How Many Lawyers From the Illinois Municipal League Does It Take to Screw in a Light Bulb?
How many lawyers from the Illinois Municipal League does it take to screw in a light bulb? The answer? Well, the answer doesn’t really matter, because it would seem that the Illinois Municipal League prefers to be in the dark. Read the column “Legal Q & A Animal Control: Breed Specific Regulations” published by the Illinois Municipal League and my response which follows and you’ll see what I mean:
To Whom It May Concern:
I came across the following blurb in an article I was reading yesterday regarding Camanche, Iowa’s ordinance proposal that would have restricted “pit bulls” within the city:
“City Administrator Tom Roth said people at the last meeting had asked why pit bulls. He read from two articles to explain the support for breed specific legislation, citing one from the Illinois Municipal League stating that while pit bulls are less than one percent of the total dog population, they are responsible for more than 70 percent of all fatal dog attacks.”
Not one to believe hearsay, I decided to do some research on just what the Illinois Municipal League had been saying about “pit bulls” which is when I came across your publication “Legal Q & A Animal Control: Breed Specific Regulations” by Roger Huebner and Jerry Zarley. What I wonder is how are Huebner and Zarley, and consequently the Illinois Municipal League, not embarrassed for themselves? Then I scrolled down to the resources section and saw that Kory Nelson was used as a source, which shed light on the situation completely. I won’t address Mr. Nelson’s crusade to slaughter innocent dogs (during what has been alleged to have been city time and taxpayers’ dollars), but I will address Huebner and Zarley’s column which, if it were to be believed, could potentially cause the needless deaths of many a beloved pet.
First, it is baffling to me that Huebner and Zarley would cite actual breeds – Staffordshire Bull Terriers, American Staffordshire Terriers – from case law and yet go on to refer to “pit bulls” throughout the entirety of their report. “Pit bull” is not a breed found within any breed registry. Indeed, the term “pit bull” is slang dog fighting jargon which formerly meant any dog that was fought. But thanks to the media and elected officials, the term “pit bull” has morphed into any medium- or large-breed dog that has mauled/killed someone, is stocky, is well-muscled, has a short coat, has a boxy head, etc. Indeed, I have seen Animal Control label even Labradors as “pit bulls.” And of course there is one infamous case wherein individuals broke into an Animal Control facility and stole Chihuahuas, mistaking them for “pit bulls.” That’s why Camanche City Administrator Tom Roth’s claim that “pit bulls” represent less than one percent of the total dog population yet are responsible for over 70% of fatal dog maulings is appalling. Where in the world did the Illinois Municipal League get such a conspicuously false statistic???…Citing such skewed statistics is tantamount to a lie since it’s not even close to the whole story. I would also be interested to know how the Illinois Municipal League, or the source you were citing, arrived at the figure of less than 1% of the dog population being “pit bulls” since, as already stated “pit bull” is not a breed, and therefore population sizes would be unknowable.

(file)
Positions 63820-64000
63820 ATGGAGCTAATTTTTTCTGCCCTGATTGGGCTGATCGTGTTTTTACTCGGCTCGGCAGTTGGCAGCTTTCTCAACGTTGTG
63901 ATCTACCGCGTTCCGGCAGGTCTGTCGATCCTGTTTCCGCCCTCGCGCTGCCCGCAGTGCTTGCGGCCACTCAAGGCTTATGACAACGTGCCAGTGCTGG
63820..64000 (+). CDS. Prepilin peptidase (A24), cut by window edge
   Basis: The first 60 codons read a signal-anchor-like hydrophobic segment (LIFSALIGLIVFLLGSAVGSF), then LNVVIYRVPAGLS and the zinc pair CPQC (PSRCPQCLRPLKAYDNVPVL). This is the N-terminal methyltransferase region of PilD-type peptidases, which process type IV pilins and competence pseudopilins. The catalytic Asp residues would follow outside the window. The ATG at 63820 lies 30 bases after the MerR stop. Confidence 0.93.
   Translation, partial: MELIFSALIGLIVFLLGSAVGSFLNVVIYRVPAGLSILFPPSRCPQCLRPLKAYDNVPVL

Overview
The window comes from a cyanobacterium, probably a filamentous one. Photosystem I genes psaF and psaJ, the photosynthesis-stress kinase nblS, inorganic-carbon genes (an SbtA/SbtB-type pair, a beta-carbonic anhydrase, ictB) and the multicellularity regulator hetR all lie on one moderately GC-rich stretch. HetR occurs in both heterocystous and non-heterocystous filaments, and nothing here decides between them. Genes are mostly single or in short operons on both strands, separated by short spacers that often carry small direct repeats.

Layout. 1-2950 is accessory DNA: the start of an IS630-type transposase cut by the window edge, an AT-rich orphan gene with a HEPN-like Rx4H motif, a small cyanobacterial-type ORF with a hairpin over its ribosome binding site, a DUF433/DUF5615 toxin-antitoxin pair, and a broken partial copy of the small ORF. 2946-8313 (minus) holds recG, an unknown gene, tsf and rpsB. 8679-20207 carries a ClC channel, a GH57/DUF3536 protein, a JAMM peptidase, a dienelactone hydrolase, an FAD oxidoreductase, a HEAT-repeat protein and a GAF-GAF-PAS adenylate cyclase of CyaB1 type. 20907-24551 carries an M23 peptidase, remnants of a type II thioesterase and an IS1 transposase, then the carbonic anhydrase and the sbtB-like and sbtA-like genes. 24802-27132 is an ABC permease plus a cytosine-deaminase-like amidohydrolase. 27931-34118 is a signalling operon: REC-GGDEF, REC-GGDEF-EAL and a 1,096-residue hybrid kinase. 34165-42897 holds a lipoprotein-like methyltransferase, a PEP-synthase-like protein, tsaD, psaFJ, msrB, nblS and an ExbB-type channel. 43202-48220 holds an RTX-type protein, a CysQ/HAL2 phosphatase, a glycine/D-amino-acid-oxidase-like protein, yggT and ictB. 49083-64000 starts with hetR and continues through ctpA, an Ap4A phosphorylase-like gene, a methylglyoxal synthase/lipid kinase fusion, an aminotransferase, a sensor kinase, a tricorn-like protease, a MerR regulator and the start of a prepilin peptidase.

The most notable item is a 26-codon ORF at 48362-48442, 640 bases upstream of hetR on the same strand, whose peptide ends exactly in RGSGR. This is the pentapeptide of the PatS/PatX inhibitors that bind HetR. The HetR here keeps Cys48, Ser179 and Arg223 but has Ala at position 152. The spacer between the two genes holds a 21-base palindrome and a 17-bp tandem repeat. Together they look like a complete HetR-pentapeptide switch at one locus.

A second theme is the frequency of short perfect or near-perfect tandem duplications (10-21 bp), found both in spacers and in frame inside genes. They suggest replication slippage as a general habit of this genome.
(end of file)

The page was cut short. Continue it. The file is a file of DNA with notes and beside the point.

Second, Huebner and Zarley cite case law that supposedly proves that breed-specific legislation does not infringe upon 14th amendment due process and equal protection rights. Interesting how they failed to mention the case law that found that breed bans and breed-specific strictures did infringe upon or outright negate fundamental 14th amendment civil rights:
Zuniga v. San Mateo Dept. of Health Services (1990) 218 Cal. App. 3d 1521, 267 Cal. Rptr. 2d 755. The court found there was not sufficient evidence to prove Pit Bulls have an inherent nature of being dangerous.
Carter v. Metro North Assocs. (1998) 255 A.D. 2d 251; 680 N.Y.S.2d 299 A New York appellate court determined that the alleged propensities of Pit Bull Terriers to behave more viciously than other breeds had not been authoritatively established.
American Canine Foundation (ACF) litigated the city of Huntsville Alabama in 2002 in a case that was heard by the Alabama Supreme Court. Huntsville v. Four Pit Bull Puppies (Ala. 08-30-02), No.1010459, unreported. The court affirmed a trial court decision that American Pit Bull Terriers were not dangerous.